Studios are often lacking in light, but you need light to make a room feel larger. Floor lamps may not be the best option if you're already short on floor space, so sconce it up. Sconces are an easy way to add light to your studio, without taking up any much-needed space.

12 of 20

Use Architectural Elements

Tips for Decorating Small Spaces
Tessa Neustadt

Use your studio's architectural elements to your advantage. This small drawer becomes a vanity with the addition of two mirrors and a stool. What would have been a spot to store keys and receipts now becomes a space to get ready in the morning.

13 of 20

Get a Clothing Rack

Studio Apartment Ideas — Clothing Rack
Fantastic Frank

Studios are often lacking in closet space, so get a clothing rack to gain some more hanging room. Don't worry about it looking like an eyesore in your living space—if you choose a stylish rack and hang your prettiest pieces of clothing on it, it'll actually look seriously chic.

14 of 20

Put Your Bed in the Back

West Village Studio Tour
Zio & Sons for StreetEasy

You don't want your friends to walk right into your bedroom, so be strategic and situate your sleeping space in the back of the studio. That way, you walk into the living area, keeping your bed further back and a little more private.

15 of 20

Shrink Your Sofa

Small space living room
Genevieve Garruppo for Homepolish

As much as we all want an oversized, plush sofa, it's not the best space-saving practice for a studio. A loveseat is your best bet, but that doesn't mean you have to sacrifice comfort. Layer it with throw pillows and blankets—the mix of textiles will up the cozy vibes.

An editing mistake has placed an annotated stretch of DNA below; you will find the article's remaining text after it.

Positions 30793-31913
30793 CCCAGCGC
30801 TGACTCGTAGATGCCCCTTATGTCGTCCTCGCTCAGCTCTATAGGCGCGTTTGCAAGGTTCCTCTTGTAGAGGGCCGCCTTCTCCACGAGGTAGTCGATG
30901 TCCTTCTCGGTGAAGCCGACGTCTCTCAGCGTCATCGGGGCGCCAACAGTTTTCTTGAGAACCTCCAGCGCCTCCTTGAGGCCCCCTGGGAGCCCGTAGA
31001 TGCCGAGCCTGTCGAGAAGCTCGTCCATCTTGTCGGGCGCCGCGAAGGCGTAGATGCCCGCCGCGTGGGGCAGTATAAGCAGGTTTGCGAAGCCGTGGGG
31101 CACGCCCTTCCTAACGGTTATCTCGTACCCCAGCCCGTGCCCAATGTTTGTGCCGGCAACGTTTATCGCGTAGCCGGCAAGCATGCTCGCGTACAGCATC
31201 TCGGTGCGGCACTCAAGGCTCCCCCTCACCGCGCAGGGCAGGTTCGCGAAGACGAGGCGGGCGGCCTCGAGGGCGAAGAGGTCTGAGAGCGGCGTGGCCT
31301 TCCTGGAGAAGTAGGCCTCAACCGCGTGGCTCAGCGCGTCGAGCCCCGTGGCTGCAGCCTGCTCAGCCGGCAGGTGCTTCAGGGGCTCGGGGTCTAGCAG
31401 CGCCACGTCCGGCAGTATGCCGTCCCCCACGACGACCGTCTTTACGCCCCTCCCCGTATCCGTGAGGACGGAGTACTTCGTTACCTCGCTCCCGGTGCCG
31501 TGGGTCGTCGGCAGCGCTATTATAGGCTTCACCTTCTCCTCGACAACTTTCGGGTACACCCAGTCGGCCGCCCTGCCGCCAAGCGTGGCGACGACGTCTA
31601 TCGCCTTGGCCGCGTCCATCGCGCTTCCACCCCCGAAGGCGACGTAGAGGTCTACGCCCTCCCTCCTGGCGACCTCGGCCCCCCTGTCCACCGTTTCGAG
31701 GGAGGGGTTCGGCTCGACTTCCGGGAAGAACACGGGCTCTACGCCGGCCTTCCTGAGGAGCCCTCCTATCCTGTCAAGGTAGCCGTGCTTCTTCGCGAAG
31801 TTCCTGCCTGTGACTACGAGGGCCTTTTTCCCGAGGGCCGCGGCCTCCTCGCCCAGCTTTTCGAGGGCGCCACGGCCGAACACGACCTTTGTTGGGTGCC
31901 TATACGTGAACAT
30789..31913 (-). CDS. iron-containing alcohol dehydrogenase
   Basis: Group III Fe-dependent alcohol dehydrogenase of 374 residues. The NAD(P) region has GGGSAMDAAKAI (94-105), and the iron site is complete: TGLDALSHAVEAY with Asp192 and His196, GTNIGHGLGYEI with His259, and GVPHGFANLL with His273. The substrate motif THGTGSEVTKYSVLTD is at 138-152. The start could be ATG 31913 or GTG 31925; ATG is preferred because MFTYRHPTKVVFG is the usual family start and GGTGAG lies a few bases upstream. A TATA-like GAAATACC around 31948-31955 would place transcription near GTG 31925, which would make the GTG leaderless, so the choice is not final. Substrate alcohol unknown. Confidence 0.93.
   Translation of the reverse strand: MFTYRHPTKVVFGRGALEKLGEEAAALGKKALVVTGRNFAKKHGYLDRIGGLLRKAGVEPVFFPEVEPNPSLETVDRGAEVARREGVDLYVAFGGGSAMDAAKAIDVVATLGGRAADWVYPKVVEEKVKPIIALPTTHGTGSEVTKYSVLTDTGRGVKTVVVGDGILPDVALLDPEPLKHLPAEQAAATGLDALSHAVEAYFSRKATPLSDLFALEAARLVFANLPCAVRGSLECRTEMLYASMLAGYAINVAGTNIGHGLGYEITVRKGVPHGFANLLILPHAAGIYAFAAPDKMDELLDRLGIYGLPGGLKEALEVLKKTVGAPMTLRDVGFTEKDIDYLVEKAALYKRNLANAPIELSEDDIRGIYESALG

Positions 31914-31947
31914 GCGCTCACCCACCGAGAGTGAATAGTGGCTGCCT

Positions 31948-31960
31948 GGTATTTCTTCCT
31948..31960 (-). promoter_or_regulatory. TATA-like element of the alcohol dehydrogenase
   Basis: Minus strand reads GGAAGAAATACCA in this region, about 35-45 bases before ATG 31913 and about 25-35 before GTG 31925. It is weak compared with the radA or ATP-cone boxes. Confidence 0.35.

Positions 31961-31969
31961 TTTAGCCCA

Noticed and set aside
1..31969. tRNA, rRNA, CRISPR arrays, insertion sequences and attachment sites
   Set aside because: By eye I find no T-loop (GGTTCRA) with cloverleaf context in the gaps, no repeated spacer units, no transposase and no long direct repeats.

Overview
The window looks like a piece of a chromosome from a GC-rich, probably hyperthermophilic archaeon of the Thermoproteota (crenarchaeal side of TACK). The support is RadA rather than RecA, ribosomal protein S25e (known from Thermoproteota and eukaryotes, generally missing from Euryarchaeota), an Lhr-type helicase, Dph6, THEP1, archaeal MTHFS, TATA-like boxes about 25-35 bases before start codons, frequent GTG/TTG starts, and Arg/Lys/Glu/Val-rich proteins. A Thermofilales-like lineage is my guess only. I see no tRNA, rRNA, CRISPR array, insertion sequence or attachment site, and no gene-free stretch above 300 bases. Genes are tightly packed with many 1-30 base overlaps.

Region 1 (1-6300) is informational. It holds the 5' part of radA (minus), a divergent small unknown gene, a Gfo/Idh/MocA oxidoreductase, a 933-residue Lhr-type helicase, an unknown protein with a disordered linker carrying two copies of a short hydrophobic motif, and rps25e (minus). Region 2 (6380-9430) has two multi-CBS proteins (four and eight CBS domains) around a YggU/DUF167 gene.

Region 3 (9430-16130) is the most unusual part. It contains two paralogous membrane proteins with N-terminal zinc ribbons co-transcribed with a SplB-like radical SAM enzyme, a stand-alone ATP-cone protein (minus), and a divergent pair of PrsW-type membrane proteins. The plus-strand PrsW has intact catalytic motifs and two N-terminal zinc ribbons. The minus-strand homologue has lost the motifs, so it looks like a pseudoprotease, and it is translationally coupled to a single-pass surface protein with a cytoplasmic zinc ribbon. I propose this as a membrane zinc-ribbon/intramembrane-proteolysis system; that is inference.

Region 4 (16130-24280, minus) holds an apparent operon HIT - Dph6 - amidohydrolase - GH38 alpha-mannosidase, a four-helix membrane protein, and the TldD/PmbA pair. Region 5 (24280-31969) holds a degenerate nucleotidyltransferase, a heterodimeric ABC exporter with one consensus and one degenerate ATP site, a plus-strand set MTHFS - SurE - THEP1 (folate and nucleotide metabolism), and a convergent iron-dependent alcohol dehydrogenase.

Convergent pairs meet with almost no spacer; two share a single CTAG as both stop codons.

16 of 20

Use Your Shower Rod

studio apartment bathroom
Sean Litchfield ; DESIGN: Gabrielle Savoie

Finding a place for all your makeup and skincare essentials in your bathroom is hard enough, but then you have to consider things like towels, robes, and other bath accessories that you need, but just have no room for. Use your shower rod to gain storage—when you're not showering, it can be used to hang a robe or extra towel.

17 of 20

Maximize Vertical Space

Studio Apartment Ideas — Kitchen Storage
Fantastic Frank

Opt for one or two tall pieces of furniture, like bookshelves or an armoire. They won't take up too much width on the wall (key in a studio), but you'll gain vertical storage space. Just make sure you don't crowd too many vertical pieces into your studio, or it will look cluttered.

18 of 20

Get a Fold-Up Bed

West Village Studio Tour
Zio & Sons for StreetEasy

A fold-up bed (also called a Murphy bed) is a game-changer in a studio. If you have the room and can spring for it, it's the easiest way to hide your sleeping space during the day or when friends are over.

19 of 20

Go Narrow

Studio Apartment Ideas - Bedroom
Fantastic Frank.

You might think you have no room for a dining table or a desk, but you don't have to give them up, you just have to get narrow. Choose the most narrow and sleek pieces of furniture you can find to maximize space. Bonus: They'll also give a cool, modern vibe.

20 of 20

Place Your Bed Against a Window

tiny bedroom

Nicole Franzen

Wall space is precious in a studio, so if you can conserve it by placing your bed against a window, you'll have more room for your artwork or small pieces of furniture, like a console table. Add curtains to frame it in.